Debt Service Coverage Ratio

Posted in Finance, Accounting and Economics Terms, Total Reads: 1939

Definition: Debt Service Coverage Ratio

It accounts for the ability of any firm to repay its debts and the periodic financial charges. There are Broadly 2 ways of measuring it:

  • Times-Interest-Earned
  • EBITDA coverage ratio

Times Interest Earned ratio is EBIT (Earnings before Interest and Taxes) / Interest Charges  

EBITDA coverage ratio: This ratio has been developed to account for the deficiencies of “Times-Interest-Earned” (TIE) ratio. The TIE included only interest charges which is not the only fixed financial charges as there might be other charges such as lease etc. Another shortcoming is that EBIT does not represent all the cash flow which can be used to service debt. Debt-Service coverage ratio takes EBITDA-Earnings before Interest, Taxes, Depreciation and Amortization. That is because depreciation and amortization are non-cash expenditures, and therefore available for debt repayment.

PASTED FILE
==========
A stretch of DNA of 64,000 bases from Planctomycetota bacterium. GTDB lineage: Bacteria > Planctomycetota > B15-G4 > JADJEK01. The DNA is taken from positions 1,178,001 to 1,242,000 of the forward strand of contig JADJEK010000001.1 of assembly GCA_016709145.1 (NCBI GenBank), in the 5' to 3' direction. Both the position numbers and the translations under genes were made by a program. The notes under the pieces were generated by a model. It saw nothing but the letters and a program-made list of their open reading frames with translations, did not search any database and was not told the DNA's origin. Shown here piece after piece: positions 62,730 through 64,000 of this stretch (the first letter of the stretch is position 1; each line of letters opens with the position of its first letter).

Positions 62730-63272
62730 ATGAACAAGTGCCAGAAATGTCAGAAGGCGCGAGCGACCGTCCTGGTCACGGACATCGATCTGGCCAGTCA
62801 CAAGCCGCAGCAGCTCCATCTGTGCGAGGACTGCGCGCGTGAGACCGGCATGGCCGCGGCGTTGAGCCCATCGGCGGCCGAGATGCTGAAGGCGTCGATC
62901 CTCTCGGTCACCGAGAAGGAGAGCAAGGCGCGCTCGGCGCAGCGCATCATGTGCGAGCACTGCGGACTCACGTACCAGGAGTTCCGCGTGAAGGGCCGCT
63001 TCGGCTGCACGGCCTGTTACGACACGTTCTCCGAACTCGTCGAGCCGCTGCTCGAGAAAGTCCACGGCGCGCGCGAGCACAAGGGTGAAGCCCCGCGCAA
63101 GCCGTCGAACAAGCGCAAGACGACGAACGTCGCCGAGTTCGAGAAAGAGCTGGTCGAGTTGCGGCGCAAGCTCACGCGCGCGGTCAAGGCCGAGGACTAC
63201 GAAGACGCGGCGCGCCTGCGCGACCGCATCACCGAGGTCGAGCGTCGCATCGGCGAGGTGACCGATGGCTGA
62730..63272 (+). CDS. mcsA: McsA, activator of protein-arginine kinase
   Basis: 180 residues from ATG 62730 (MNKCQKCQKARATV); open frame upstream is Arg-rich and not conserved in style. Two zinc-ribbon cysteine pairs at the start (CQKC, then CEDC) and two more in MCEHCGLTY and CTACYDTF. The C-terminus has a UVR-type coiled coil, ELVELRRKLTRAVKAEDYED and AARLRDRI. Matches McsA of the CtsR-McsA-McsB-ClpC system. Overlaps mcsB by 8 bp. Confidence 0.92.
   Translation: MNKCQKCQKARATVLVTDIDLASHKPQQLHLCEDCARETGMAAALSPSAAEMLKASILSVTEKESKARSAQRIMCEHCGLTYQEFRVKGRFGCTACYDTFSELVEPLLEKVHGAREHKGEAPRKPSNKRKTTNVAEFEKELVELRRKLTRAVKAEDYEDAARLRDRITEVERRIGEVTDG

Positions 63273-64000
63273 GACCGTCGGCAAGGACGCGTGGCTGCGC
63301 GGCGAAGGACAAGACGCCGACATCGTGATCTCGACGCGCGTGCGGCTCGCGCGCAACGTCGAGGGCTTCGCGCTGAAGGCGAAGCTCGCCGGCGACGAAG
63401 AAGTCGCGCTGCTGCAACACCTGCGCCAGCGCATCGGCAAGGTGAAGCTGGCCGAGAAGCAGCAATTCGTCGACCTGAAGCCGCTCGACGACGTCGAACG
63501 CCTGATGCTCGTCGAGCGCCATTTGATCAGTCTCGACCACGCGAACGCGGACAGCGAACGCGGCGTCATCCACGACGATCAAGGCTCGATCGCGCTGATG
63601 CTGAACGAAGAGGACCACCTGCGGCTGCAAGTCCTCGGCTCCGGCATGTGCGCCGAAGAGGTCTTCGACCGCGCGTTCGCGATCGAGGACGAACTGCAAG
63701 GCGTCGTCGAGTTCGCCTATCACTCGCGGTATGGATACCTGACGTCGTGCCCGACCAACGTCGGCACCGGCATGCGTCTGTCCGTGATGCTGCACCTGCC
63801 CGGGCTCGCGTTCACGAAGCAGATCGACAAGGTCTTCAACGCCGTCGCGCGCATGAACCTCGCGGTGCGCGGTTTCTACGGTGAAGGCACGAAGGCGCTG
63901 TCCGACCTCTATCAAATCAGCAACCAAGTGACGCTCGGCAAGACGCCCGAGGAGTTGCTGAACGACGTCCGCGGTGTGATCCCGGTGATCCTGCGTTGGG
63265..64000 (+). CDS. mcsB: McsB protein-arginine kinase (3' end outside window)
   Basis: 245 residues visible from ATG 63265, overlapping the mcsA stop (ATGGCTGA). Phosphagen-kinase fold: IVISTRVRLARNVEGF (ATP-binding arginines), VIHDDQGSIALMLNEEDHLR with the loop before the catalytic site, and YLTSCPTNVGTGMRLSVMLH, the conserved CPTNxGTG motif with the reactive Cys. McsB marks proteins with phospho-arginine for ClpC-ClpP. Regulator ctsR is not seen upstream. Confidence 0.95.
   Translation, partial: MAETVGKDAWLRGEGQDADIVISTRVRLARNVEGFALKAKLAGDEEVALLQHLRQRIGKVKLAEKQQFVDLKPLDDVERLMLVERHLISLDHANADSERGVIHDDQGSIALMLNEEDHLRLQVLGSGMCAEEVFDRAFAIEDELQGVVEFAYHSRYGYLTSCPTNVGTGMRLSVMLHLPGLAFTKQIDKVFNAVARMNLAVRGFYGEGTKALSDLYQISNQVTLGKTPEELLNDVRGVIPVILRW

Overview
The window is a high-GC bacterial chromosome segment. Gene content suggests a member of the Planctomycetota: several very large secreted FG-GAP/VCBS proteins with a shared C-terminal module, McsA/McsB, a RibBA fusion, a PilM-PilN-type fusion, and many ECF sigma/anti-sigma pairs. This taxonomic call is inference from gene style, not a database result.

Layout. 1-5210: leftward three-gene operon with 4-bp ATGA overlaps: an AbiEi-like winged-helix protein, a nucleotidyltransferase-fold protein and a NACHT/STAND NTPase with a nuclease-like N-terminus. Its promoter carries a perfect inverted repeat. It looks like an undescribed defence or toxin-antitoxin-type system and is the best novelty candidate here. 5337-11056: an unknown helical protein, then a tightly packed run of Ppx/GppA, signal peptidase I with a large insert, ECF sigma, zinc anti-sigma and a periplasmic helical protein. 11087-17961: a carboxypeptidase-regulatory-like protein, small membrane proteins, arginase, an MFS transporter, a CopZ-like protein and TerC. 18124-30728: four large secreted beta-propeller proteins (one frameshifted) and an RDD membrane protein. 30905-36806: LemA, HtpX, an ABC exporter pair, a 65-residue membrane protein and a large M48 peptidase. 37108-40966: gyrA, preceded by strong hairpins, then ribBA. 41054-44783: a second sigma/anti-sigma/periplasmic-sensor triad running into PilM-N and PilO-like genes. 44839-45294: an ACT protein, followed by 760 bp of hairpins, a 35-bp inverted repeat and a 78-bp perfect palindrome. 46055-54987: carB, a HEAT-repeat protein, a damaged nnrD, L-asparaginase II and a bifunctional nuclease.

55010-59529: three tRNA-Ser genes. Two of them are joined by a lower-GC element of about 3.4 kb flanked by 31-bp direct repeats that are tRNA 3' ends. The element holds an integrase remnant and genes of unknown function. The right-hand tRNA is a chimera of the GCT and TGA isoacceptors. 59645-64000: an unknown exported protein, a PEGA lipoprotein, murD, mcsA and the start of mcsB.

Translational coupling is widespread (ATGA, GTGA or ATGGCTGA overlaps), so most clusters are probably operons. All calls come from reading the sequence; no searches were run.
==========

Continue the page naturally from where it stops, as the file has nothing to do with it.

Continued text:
The formula for EBITDA coverage ratio is:

                                                 (EBITDA+ Lease Payments) / (Interest + Principal Payments + Lease payments)     

This ratio must be more than 1. A ratio of less than 1 would mean that the firm does not have enough cash to service its debt. I.e. negative cash flow.

The EBITDA coverage ratio is very useful for relatively short-term lending agencies such as bank. This is because in a short-term, say 5 years, depreciation-generated funds can be used to service debt whereas over a long term, these funds must be reinvested to maintain the corresponding fixed assets of the company. 


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